More details about recommended charges against Port Angeles city finance director

PORT ANGELES — The State Patrol is recommending that eight criminal charges, including first-degree theft and misappropriation and falsification of accounts, be filed against Port Angeles City Finance Director Yvonne Ziomkowski for allegedly abusing the city’s policy for cashing out unused vacation and sick time.

Ziomkowski, who has denied any intentional wrongdoing and has been on paid administrative leave since the investigation began Jan. 3, allegedly transferred $48,219 worth of leave from 2009 through 2011 into her deferred-compensation account for retirement without seeking approval from City Manager Kent Myers, her supervisor.

Of the $48,219, $29,673 was in excess of city policy.

Myers said the city had sent a letter to Ziomkowski, requiring her to repay the city the $29,673 the State Patrol said she overdrew.

The State Patrol submitted its recommendations for criminal charges to the Kitsap County Prosecuting Attorney’s Office last Friday and provided the city with a copy Tuesday, Myers said.

The criminal charges recommended by the State Patrol are first-degree theft, misappropriation and falsification of accounts, misappropriation by a treasurer, falsely auditing and paying claims, falsely paying claims, wire fraud, exceeding purchase/spending authority per city code and exceeding cash-out limitations per city code.

Wire fraud apparently refers to the electronic transfer of the funds.

Clallam County Prosecuting Attorney Deb Kelly said her office is not handling the case to avoid potential conflicts of interest.

Kitsap County Deputy Prosecuting Attorney Jonathan R. Salamas, who is handling the case, couldn’t be reached for comment.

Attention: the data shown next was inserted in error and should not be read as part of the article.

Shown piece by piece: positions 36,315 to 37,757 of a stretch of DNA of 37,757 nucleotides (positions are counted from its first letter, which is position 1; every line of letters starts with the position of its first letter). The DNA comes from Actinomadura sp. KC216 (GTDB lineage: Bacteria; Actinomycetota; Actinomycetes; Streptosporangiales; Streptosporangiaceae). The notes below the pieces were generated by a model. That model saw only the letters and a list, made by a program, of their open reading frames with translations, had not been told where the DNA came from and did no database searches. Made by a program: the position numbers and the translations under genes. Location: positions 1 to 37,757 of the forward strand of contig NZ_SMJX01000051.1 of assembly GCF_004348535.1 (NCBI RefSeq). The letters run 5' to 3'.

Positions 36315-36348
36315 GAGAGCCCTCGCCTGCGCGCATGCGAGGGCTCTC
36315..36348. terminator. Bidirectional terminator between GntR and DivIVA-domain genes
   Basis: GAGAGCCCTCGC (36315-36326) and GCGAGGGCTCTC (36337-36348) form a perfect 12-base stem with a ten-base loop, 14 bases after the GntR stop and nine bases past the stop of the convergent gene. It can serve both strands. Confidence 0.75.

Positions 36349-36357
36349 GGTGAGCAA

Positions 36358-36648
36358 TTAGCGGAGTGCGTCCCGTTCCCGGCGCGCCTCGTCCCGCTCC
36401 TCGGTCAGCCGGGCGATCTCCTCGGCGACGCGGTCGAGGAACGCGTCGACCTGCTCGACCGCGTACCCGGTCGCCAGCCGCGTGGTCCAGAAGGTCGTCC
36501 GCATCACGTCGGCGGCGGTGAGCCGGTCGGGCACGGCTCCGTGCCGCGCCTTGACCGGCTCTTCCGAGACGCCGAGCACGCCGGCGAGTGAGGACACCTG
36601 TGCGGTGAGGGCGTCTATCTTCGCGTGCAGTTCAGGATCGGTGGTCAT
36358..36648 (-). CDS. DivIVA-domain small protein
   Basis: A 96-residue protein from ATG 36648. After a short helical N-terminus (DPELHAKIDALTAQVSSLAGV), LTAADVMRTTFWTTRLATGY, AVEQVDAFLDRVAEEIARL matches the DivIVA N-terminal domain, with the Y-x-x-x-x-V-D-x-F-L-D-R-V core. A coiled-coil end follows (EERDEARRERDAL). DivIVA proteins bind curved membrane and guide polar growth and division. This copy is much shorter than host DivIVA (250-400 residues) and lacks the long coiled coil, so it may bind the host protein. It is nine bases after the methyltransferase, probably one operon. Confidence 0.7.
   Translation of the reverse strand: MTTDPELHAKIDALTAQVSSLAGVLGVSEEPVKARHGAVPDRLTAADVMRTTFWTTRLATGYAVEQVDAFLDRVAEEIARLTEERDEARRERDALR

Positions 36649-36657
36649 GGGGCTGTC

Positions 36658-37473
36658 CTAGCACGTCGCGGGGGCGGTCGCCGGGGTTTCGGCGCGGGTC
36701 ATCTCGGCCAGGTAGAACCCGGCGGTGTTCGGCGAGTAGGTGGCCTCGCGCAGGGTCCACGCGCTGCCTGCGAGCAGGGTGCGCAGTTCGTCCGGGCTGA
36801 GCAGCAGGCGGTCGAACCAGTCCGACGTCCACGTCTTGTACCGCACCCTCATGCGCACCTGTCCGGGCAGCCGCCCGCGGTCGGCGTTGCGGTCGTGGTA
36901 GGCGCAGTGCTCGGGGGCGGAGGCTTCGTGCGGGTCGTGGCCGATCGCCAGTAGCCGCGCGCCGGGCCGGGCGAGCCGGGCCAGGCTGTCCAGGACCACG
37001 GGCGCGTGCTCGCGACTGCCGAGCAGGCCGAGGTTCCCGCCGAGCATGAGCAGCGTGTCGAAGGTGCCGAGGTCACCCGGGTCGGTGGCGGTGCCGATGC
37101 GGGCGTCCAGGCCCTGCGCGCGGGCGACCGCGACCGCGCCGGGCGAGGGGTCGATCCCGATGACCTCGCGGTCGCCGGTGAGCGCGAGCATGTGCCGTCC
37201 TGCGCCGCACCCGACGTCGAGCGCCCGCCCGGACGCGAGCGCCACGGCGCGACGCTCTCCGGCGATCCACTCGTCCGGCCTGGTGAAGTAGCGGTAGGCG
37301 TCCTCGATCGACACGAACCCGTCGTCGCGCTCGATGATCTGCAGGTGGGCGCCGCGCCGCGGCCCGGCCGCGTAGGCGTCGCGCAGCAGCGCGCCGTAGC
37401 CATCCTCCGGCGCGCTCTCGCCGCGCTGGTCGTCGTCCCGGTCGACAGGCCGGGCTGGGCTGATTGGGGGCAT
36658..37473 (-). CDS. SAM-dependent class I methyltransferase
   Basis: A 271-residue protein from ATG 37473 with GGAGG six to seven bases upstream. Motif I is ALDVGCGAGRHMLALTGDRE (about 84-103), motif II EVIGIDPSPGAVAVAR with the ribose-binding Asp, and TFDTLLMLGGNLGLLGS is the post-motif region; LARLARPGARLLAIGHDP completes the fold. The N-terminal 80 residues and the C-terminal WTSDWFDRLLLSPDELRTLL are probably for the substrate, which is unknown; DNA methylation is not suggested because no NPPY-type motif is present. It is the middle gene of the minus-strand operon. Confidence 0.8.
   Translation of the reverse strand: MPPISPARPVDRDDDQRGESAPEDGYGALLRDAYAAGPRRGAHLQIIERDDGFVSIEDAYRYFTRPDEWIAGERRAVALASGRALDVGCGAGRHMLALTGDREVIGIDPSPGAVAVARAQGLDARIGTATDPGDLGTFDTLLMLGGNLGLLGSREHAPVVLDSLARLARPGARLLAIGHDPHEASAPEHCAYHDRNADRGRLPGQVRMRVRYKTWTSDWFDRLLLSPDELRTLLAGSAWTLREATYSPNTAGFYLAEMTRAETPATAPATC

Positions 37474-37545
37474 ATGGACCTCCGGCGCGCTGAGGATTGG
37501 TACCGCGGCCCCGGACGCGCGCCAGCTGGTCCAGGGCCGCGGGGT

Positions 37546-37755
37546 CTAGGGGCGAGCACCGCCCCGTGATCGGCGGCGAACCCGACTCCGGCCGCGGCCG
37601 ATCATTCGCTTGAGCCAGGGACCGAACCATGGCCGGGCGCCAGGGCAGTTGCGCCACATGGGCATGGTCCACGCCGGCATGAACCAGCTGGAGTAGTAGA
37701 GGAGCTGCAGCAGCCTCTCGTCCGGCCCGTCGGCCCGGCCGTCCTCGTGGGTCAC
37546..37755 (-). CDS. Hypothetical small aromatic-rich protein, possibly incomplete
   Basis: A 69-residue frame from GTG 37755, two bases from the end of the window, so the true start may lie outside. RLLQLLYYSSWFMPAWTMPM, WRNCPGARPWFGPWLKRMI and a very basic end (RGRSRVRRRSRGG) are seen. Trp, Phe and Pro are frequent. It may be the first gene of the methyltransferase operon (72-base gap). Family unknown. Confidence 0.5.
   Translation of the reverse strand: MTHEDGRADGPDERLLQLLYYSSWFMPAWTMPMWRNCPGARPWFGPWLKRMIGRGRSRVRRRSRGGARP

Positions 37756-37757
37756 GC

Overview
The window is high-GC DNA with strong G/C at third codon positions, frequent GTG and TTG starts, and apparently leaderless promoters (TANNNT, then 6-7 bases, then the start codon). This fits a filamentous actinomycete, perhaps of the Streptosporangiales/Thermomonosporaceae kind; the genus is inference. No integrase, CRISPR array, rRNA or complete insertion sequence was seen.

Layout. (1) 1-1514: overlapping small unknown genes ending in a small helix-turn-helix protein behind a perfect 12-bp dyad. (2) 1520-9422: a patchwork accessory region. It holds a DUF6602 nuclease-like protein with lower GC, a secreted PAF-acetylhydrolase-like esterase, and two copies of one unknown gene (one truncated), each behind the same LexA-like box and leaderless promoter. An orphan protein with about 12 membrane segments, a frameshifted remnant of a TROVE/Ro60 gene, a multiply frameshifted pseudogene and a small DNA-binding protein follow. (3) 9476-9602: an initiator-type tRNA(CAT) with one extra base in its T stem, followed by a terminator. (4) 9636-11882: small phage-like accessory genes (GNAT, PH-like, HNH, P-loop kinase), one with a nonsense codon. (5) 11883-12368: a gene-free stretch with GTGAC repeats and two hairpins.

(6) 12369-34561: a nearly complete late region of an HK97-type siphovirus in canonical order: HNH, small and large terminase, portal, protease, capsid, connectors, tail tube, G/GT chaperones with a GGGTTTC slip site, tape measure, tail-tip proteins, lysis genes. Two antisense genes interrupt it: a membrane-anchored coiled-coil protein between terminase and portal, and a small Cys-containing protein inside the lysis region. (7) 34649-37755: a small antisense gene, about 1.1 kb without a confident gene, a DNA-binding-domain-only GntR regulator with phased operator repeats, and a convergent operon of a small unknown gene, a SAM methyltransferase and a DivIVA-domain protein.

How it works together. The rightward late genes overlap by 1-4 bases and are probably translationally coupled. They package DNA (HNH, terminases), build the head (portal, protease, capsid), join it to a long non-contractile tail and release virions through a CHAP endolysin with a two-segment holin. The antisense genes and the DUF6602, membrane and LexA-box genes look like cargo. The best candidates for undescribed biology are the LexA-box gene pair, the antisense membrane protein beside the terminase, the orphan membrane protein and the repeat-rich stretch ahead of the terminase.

Ziomkowski, reached by phone Wednesday evening, said she was not aware the State Patrol had recommended criminal charges against her.

“I have no clue what you are even talking about,” she said.

“Nobody talked to me or notified me. Everything I know is from the newspaper.”

Ziomkowski declined to comment further.

In January, Ziomkowski told the Peninsula Daily News that she would repay what she overdrew.

Myers said he has requested a meeting with Ziomkowski on March 1 to discuss disciplinary action. He declined to say what actions would be discussed.

The overpayments were made possible through lax oversight of vacation cash-outs handled by the city Finance Department, the State Patrol said.

“Ziomkowski took advantage of a system, for which she controlled, that lacked oversight and internal controls to benefit her,” the agency said in its report.

“She took advantage of the lack of knowledge of city policy and procedures by the new city manager [Myers] and new payroll specialist [Anne Casad].”

Ziomkowski, who also is president of the Washington Finance Officers Association, told investigators she did not research whether she qualified for the large payouts and instead assumed what she was doing was legal based on overpayments to other employees.

City records show that 10 other employees, including Myers, received cash-outs exceeding city policy since 2003.

City staff have said those overpayments were either approved by a supervisor or were possibly a result of payroll error.

Myers overdrew by 20 hours in 2009. The city manager referred to it as an accident and repaid the leave, worth $1,442, last December.